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Court Reverses Ruling Bringing 17 Detainees to U.S.

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  • Court Reverses Ruling Bringing 17 Detainees to U.S.

    http://www.washingtonpost.com/wp-dyn...021801324.html

    Court Reverses Ruling Bringing 17 Detainees to U.S.
    By Del Quentin Wilber
    Washington Post Staff Writer
    Wednesday, February 18, 2009; 1:09 PM

    A federal appeals court this morning blocked the release into the United States of a small band of Chinese Muslims held at the U.S. military prison at Guantanamo Bay, Cuba.

    In a decision released this morning, the three-judge panel of the Court of Appeals for the D.C. Circuit reversed a lower court ruling that ordered the transfer.

    The 17 Chinese Muslims, all Uighurs, have been held at Guantanamo Bay since 2002. In October, a federal judge ordered the men released into the United States after the government presented no evidence to justify their detentions. The government no longer considers the Uighurs to be enemy combatants and has been unsuccessfully trying to find other countries to accept them for years.

    The Uighurs and scores of others held at Guantanamo Bay are challenging their confinements in a federal lawsuit under the legal doctrine of habeas corpus.

    P. Sabin Willett, an attorney representing the Uighurs, called today's decision "one of the darkest days in the history of our judiciary." He said he was reviewing the opinion and considering the Uighurs' next legal step. Some Uighurs have applied for asylum in other countries. Meanwhile, Willett said he and other attorneys have been pressing the Obama administration to accept the Uighurs into the United States.

    "Barack Obama now owns this personally," Willett said. "He is either for this or against it. It's all up to the president now."

    Justice Department spokesmen did not immediately return e-mails seeking comment.

    In today's decision, the panel ruled that U.S. District Judge Ricardo M. Urbina erred in ordering the release of the Uighurs into the United States.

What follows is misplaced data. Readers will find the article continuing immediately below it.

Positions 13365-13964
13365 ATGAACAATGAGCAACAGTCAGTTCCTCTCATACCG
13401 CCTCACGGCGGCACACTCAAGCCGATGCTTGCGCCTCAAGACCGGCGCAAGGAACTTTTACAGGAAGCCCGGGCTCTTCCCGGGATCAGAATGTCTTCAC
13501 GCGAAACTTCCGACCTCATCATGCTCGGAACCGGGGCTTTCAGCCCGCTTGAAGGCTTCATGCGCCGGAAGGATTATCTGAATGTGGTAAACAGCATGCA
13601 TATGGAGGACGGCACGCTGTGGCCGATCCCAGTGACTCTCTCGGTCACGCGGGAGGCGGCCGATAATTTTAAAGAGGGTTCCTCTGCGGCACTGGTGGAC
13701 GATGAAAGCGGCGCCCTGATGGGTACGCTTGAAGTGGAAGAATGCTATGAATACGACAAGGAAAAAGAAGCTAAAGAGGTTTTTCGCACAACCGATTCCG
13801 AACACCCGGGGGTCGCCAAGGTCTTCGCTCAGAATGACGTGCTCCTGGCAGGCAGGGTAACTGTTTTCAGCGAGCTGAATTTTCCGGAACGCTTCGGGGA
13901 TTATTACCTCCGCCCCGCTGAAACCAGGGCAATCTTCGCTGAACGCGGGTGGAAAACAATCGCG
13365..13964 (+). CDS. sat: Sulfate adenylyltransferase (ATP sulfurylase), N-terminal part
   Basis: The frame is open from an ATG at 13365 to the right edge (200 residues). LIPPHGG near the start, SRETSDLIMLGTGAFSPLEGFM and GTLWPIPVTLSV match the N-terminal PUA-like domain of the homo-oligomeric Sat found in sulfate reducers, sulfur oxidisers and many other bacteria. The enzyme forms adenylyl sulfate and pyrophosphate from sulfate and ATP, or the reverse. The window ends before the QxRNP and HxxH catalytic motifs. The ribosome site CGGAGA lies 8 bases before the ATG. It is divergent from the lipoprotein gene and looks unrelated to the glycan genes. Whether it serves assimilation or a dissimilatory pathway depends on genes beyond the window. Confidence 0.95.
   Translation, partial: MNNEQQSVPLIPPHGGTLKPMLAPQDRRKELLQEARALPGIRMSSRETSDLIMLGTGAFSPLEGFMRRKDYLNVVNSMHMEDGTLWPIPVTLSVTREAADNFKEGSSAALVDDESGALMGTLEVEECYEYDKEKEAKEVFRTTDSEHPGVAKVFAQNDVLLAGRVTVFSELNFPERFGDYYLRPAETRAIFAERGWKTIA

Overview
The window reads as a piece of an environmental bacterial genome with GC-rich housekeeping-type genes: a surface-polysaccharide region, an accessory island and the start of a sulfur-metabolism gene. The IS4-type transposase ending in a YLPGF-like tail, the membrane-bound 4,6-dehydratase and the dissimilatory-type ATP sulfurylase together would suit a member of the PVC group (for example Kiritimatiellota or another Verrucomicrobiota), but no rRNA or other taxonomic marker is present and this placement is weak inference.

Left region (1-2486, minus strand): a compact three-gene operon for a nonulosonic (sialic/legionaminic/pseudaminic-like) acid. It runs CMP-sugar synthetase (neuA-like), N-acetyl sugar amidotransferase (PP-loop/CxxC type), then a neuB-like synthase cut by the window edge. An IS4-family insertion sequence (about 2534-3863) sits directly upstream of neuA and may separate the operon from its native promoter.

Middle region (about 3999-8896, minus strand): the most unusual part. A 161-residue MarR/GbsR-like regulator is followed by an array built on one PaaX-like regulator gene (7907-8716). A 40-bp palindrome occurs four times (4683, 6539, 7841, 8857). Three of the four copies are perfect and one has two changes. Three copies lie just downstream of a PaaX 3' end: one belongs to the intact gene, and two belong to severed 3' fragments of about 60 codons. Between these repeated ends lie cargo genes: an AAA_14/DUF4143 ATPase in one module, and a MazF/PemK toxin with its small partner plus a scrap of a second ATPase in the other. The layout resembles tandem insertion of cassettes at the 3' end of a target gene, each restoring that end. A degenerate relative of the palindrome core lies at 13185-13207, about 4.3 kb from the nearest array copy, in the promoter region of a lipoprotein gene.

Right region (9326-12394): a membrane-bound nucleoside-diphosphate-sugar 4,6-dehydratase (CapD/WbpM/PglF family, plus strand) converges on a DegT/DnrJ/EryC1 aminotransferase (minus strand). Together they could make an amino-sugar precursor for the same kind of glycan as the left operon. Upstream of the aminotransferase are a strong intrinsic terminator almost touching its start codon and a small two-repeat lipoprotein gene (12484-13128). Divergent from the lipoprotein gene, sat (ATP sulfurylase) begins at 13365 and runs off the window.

Two of the judges, Karen LeCraft Henderson and A. Raymond Randolph, found that Urbina overstepped his authority in ordering such a remedy. Only the Executive Branch and Congress have the power to allow people to enter the United States, they ruled.

    "The question here is not whether petitioners should be released, but where," Randolph wrote in an 18-page opinion. "Never in the history of habeas corpus has any court thought it had the power to order an alien held overseas brought into the sovereign territory of a nation and released into the general population."

    In an opinion concurring with Randolph and Henderson, judge Judith W. Rogers wrote that Urbina had the right to order the release of the Uighurs into the United States but had acted "prematurely."

    Urbina first needed to assess whether the men might be excludable under immigration laws, Rogers wrote.

    Government lawyers have said the men would likely be barred from entry because they received military training at camps run by a group later determined to be a terrorist organization. They said immigration laws prohibit people who received such training from entering the country.

    Another federal judge, Richard J. Leon, has ordered the government to engage in diplomatic efforts to transfer six detainees to other countries after he determined there was not enough evidence to justify their confinement. The government has transferred three of them.